|Jeremy Cook catches me leading the field on lap one, before things got muddy... View Jeremy's entire Ponca gallery.|
|On the start line, listening to Roxz give us pre-race instructions as storms loom in the distance. Photo: Jeremy Cook|
The four hour marathon race started at 10am with an approaching thunderstorm booming overhead. Light sprinkles began falling almost immediately after the race start, but rain began in earnest on lap 2 and it got messy pretty quick. Troy Krause made a solid move for the lead on the initial climb during lap 2, just as the skies opened up. Troy is a fantastic 'cross racer, so this was a move I was more than a little afraid of. But we were also less than an hour into the race, so I was careful not to open up the throttle too hard in pursuit, so I waited until the next downhill to catch and pass him back without any extra effort. I think tire selection was a big factor here. The Maxxis Ardent 2.4 I was running on the front was aces in the mud.
|A "before-and-after" comparison. Here I am, clean before the rains came. Photo: Jeremy Cook|
|The "after" shot: Michael McColgan catches me later in the race (about lap eight) ripping a manual wheelie through a slippery root section. Nate Woodman was jumping this entire section!|
Overall, my Giant Anthem X-29 0 was working and handling great in the slippery conditions, but I noticed the vertical uprights in the rear triangle were beginning to collect a lot of mud. This was causing a lot of friction on the rear tire. Initially I thought I could knock the mud out while rolling, but by lap 4, it became clear I was going to need to stop, pull my wheel out and clean it all out, or I wasn't going to be able to continue.
|Troy Krause, by M. McColgan|
This was perhaps the low point of the race for me, as while I was pulling the rear wheel from my frame, Noah Marcus came up and took the lead in the race, quickly climbing up and out of sight as I aggressively scooped at least 5lbs. of mud out of my rear triangle. I could see Troy Krause coming up the switchbacks behind me, so I quickly reinstalled my wheel and got back underway.
|Noah Marcus, 2nd place marathon. Photo: M. McColgan|
It took me perhaps half a lap to catch back up to Noah, as I was at least three gears faster everywhere once I cleared the junk out of my rear triangle. Amazing the difference it made! I was stoked... My mood was immediately improved and better yet, it seemed like the mud wasn't re-collecting as it had initially, so I was hopeful I wouldn't need to stop again (which turned out to be true).
As my fourth lap ended, I heard the gun go off for the Cat 2 men, so I led their charging field into the singletrack. It was kind of fun, except for the fact that I was now on my fifth lap, while they were charging into their first. After about five minutes of leading that craziness, I politely moved aside and let the top seven or eight guys by, until a break in the line allowed me in. Incidentally, I was able to jump in just behind my friend and Cycle Works/Moose's Tooth teammate, Kyle Hansen.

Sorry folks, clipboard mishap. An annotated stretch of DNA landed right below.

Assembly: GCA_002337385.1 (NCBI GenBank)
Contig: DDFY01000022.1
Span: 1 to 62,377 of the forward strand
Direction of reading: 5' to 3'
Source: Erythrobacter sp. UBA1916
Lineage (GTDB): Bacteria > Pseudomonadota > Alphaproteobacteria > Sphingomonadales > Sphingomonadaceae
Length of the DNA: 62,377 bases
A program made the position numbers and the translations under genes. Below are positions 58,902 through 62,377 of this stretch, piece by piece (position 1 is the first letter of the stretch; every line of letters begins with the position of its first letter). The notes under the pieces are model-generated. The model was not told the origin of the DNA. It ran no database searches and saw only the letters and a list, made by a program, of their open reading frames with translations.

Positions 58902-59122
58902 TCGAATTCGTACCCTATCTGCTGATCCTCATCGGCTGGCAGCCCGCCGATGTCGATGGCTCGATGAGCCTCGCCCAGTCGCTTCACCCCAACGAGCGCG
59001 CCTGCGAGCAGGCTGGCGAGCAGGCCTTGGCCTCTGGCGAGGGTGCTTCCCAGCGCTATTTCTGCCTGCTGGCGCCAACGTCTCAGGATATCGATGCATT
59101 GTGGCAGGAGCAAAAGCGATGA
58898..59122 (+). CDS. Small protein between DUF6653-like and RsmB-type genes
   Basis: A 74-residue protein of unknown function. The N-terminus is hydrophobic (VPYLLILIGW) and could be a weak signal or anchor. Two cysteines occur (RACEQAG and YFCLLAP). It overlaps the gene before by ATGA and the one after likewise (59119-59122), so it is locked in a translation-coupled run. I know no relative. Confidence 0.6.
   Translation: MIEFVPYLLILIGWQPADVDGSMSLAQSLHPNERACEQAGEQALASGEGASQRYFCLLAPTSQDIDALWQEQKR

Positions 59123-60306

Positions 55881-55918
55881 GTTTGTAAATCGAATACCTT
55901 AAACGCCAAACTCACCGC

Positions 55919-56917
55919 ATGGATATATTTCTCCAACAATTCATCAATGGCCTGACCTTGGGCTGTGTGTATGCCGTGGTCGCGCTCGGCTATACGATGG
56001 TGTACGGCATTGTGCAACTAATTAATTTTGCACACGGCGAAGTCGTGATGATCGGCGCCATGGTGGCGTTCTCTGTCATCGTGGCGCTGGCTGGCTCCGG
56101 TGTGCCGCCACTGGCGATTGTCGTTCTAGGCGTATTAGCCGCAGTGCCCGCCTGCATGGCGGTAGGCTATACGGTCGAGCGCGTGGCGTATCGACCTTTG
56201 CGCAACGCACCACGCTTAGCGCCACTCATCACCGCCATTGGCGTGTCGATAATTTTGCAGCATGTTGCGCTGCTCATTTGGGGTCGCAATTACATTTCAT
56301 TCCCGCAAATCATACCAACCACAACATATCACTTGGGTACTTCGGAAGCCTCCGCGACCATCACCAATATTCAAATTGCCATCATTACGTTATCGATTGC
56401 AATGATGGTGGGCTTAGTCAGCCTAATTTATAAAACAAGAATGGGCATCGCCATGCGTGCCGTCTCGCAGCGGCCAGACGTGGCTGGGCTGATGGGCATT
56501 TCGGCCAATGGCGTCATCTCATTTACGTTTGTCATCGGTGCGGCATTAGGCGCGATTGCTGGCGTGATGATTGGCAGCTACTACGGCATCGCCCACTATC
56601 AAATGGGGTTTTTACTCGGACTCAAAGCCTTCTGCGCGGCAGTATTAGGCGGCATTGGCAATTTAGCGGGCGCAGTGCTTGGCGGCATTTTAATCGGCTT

|Mike said "give me your pain face," so I gave him this... Photo: M. McColgan|
Once the pace settled in a bit in the Cat 2s, I started to work up through their field, until I was effectively running 4th in their race. It was good for me, as it helped me maintain a high pace in the middle part of my longer race and gave me some fun head-to-head racing action. At one point about a quarter though my seventh lap (the final lap for the Cat 2s), the actual 4th place Cat 2, Brian Johnson, asked me if I'd help him bridge up to the third place rider in his race. I told him I'd try, but that I felt like he was climbing stronger than I was, so when it came time for him to go around, to let me know.
There was a big, slippery, three-pitched climb on the back side of the course that quite a few riders were walking their bikes up. This gave anyone riding up an immediate and sizable advantage, and it was here that Brian and I successfully bridged to his third place rider, The Bike Way's excellent prospect, Bobby Brown. It was his prerogative to walk the climb, while I led Brian up the left-side ridable line and into third place. As we approached the third and final pitch of the climb, I moved left and waved Brian past to his podium place. I followed him closely and congratulated him on his fine finish, while I continued on for my final three laps, which passed relatively uneventfully.
|Enjoying the primo late-race singletrack... Photo: M. McColgan|
By my tenth and final lap, the course had dried into near perfection and I was able to enjoy a lap soaking in the atmosphere of victory. It's a special day when you get to actually take time to enjoy a victory while still racing. Fortunately, Saturday was one of those days. Getting to that point was not easy, but after four hours of hard, persistent work, I succeeded in winning the state marathon championship against a very talented field.
|The 'hardware' from Ponca... That little gold medal is pretty cool.|
This season is turning out much better than I could have hoped, with three wins to-date on the mountain bike and a sub-14 hour finish at the Dirty Kanza 200 on the gravel. I'd like to thank the folks who have stuck with me with support during this crazy period of my life, including Cycle Works and The Moose's Tooth here in Lincoln, and Rob Versteegh at Oakley. I'd also like to thank everyone involved with the Ponca's Revenge race. It was a fantastic, very well run event, especially given the challenging weather conditions, and I want applaud you all for the awesome effort. Thank you!!
Thanks for reading! I hope to see you out on the trail in the midst of an awesome adventure.